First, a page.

The Sudanese government’s persistent indiscriminate air attacks in the Nuba Mountains area of Southern Kordofan are killing and maiming children, according to new reports released today by Human Rights Watch. An aid blockade is causing a health and education crisis in the conflict-affected region, it was reported.
In April 2015, Human Rights Watch visited 13 villages and towns in rebel-held areas of Southern Kordofan’s Nuba Mountains that had been repeatedly hit by air-dropped bombs and ground shelling in the past year. The researchers focused on how abuses committed during the conflict are especially affecting children.
“Children are literally being blown to pieces by bombs and burned alive with their siblings,” said Daniel Bekele, Africa director at Human Rights Watch. “They are unable to get sufficient food, basic health care, or education, and the situation is only getting worse.”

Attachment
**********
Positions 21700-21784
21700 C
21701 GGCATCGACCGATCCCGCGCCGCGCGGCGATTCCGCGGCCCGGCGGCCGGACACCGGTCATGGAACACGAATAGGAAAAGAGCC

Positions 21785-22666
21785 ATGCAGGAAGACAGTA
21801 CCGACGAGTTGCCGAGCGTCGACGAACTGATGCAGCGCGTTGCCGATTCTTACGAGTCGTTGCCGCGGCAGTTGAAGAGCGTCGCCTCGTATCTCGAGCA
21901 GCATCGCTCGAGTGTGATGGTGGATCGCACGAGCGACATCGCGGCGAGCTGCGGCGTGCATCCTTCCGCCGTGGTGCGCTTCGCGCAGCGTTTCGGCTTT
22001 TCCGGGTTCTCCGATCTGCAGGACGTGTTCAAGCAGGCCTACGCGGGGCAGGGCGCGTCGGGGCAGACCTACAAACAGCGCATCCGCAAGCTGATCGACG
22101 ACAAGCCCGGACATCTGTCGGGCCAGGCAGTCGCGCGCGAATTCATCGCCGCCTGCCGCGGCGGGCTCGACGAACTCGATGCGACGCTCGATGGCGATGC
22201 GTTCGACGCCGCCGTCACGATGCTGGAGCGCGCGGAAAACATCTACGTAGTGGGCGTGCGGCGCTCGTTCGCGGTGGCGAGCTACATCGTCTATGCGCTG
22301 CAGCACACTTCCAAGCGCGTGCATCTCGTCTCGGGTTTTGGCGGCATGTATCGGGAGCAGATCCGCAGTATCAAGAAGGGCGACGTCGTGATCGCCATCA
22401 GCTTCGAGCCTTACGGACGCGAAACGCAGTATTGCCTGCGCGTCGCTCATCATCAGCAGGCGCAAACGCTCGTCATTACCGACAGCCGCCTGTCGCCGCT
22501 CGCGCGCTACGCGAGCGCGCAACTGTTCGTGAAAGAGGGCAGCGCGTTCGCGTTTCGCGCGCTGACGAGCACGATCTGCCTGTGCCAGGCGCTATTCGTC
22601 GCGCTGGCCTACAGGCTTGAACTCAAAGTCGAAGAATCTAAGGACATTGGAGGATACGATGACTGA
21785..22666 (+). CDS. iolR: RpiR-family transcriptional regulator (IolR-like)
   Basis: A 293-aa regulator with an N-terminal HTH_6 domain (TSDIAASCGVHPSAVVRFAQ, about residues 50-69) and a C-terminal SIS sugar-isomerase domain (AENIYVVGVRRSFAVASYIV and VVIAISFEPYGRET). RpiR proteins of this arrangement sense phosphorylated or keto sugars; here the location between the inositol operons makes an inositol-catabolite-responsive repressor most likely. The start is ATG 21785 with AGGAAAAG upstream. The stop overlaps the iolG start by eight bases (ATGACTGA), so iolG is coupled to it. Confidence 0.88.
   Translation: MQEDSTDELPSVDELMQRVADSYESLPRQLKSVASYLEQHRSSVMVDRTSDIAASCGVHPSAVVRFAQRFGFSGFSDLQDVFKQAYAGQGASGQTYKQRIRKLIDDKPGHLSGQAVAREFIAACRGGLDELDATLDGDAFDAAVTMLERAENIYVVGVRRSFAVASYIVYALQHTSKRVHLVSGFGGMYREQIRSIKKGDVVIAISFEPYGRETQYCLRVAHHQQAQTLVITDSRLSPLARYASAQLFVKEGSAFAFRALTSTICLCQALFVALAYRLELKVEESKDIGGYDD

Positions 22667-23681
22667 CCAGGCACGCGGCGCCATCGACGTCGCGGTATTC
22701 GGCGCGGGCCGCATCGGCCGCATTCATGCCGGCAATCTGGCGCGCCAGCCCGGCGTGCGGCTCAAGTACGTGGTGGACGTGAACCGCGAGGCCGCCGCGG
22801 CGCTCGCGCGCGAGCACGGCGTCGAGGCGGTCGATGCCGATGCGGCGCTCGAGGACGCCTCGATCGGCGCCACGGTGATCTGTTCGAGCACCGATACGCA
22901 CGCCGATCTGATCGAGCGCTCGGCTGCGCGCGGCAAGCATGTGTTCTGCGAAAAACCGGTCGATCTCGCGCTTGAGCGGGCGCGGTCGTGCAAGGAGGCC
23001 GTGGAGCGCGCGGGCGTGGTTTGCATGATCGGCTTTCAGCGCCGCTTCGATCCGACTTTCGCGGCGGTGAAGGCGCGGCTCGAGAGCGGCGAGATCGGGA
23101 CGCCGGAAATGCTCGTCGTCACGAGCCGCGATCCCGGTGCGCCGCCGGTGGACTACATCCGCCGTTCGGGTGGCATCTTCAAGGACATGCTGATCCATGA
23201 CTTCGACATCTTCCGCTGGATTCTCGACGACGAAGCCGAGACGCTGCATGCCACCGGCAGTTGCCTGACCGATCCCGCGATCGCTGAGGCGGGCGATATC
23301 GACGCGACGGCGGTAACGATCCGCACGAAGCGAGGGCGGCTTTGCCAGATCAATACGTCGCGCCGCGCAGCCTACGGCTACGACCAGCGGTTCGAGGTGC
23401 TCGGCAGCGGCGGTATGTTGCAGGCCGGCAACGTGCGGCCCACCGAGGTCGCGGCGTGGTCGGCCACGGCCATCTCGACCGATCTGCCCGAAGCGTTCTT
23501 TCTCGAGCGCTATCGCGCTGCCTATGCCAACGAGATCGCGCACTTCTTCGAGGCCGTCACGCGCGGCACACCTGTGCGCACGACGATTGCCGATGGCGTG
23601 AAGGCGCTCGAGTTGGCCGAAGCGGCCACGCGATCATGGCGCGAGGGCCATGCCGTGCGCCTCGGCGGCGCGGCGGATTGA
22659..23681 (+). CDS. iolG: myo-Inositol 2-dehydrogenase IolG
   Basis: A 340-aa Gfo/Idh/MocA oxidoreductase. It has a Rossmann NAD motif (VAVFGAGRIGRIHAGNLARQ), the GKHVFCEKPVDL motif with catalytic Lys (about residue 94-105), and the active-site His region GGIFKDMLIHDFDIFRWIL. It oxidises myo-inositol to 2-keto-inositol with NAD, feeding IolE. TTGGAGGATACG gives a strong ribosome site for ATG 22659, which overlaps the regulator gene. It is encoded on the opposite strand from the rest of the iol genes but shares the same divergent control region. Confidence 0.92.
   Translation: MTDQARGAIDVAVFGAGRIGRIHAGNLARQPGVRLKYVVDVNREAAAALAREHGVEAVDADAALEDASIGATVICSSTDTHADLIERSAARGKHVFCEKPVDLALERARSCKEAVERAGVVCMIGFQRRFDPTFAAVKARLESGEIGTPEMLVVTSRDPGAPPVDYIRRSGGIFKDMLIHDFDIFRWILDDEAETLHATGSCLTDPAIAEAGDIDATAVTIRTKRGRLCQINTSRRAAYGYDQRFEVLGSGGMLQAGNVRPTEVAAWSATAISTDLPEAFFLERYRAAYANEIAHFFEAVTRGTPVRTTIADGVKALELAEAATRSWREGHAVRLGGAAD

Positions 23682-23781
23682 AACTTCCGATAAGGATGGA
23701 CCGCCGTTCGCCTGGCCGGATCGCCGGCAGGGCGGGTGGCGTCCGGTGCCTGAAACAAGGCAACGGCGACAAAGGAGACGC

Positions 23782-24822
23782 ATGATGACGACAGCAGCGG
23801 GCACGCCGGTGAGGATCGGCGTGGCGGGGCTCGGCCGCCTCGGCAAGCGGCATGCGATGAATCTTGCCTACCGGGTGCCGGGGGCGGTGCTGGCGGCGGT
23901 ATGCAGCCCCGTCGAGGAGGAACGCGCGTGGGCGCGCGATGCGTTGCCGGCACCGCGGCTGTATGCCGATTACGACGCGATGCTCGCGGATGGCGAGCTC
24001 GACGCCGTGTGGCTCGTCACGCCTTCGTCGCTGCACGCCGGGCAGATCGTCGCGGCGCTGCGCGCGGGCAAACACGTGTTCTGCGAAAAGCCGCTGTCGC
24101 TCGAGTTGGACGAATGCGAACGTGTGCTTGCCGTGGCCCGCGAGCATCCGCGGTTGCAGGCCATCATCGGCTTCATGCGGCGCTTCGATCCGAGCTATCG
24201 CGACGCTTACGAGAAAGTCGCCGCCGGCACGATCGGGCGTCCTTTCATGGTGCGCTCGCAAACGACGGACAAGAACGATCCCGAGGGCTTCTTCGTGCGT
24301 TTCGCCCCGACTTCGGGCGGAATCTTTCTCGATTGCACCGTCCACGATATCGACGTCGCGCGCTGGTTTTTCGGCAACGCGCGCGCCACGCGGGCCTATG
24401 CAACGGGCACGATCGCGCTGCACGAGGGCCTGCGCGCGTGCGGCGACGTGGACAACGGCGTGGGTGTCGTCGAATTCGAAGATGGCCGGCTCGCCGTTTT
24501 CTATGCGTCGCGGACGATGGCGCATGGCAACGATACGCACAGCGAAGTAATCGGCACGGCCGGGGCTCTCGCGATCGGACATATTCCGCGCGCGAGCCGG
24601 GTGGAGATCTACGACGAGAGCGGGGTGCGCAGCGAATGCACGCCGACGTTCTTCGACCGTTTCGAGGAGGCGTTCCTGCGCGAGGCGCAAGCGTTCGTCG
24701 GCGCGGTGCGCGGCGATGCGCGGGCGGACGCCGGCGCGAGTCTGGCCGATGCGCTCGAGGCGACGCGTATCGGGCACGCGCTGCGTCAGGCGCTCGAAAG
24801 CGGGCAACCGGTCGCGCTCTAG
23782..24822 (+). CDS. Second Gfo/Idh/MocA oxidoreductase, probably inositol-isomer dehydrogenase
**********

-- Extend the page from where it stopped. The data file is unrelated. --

The Sudanese government’s unlawful attacks on civilians and blocking of essential aid should be investigated as war crimes, Human Rights Watch said.
The United Nations Security Council should verify the facts and establish an arms embargo over the conflict zone. The council should also impose travel bans and asset freezes against individuals from both parties to the conflict most responsible for failing to facilitate aid delivery.
Fighting between Sudanese government forces and the armed opposition, the Sudan People’s Liberation Army-North (SPLA-N), began in June 2011 following disputed elections in Southern Kordofan, and quickly spread to Blue Nile state.
In both states, according to Human Rights Watch, the conflict has been marked by Sudan’s use of explosive weapons in air attacks on towns and villages, and dire conditions aggravated by the government’s aid blockade.
Photo / Video courtesy: Human Rights Watch